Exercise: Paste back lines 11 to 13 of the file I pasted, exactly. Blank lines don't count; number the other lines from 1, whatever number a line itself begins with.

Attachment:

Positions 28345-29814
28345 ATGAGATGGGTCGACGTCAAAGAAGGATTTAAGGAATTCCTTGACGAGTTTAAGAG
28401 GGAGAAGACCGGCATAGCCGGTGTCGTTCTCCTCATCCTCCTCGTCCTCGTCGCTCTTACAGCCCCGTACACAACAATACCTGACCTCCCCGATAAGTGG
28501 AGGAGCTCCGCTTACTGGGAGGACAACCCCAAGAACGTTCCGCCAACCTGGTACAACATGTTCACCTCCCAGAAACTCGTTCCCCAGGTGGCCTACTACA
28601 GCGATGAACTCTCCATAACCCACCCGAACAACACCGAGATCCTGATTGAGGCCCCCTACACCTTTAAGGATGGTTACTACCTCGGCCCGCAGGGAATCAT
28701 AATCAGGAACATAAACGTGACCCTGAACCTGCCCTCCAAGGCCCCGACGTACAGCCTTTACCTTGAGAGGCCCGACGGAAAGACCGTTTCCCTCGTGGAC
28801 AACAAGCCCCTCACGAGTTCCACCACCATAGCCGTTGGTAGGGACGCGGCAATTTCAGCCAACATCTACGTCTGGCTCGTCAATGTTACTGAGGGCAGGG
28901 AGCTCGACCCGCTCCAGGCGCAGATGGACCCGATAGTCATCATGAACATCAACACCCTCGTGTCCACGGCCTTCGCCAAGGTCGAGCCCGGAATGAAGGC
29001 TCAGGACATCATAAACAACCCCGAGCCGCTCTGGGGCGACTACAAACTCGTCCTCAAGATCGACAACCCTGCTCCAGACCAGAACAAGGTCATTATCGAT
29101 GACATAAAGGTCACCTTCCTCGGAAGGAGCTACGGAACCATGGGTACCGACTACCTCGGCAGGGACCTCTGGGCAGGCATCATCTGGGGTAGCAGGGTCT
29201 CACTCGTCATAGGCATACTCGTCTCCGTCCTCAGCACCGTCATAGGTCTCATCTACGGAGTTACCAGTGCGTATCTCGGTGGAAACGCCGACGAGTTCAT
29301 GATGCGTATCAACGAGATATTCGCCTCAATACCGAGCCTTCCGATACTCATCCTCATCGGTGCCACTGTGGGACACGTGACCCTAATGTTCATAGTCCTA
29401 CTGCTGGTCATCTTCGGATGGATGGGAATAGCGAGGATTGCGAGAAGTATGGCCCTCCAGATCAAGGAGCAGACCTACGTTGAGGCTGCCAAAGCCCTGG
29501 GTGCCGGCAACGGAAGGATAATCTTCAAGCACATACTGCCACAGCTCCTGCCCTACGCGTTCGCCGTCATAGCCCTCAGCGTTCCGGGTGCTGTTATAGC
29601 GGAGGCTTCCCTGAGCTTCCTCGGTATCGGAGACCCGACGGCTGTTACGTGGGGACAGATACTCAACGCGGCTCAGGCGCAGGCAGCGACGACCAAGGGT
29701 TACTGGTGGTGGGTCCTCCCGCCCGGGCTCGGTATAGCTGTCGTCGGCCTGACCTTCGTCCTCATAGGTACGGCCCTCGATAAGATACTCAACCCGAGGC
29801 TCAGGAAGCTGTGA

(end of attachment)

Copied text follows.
29201 CACTCGTCATAGGCATACTCGTCTCCGTCCTCAGCACCGTCATAGGTCTCATCTACGGAGTTACCAGTGCGTATCTCGGTGGAAACGCCGACGAGTTCAT
29301 GATGCGTATCAACGAGATATTCGCCTCAATACCGAGCCTTCCGATACTCATCCTCATCGGTGCCACTGTGGGACACGTGACCCTAATGTTCATAGTCCTA
29401 CTGCTGGTCATCTTCGGATGGATGGGAATAGCGAGGATTGCGAGAAGTATGGCCCTCCAGATCAAGGAGCAGACCTACGTTGAGGCTGCCAAAGCCCTGG